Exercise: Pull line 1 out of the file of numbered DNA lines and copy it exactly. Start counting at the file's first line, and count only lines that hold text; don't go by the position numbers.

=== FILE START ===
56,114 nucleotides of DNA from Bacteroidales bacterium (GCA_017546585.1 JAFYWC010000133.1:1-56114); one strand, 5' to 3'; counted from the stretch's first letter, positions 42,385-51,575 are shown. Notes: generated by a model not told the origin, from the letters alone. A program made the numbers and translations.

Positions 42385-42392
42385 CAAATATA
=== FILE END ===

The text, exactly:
56,114 nucleotides of DNA from Bacteroidales bacterium (GCA_017546585.1 JAFYWC010000133.1:1-56114); one strand, 5' to 3'; counted from the stretch's first letter, positions 42,385-51,575 are shown. Notes: generated by a model not told the origin, from the letters alone. A program made the numbers and translations.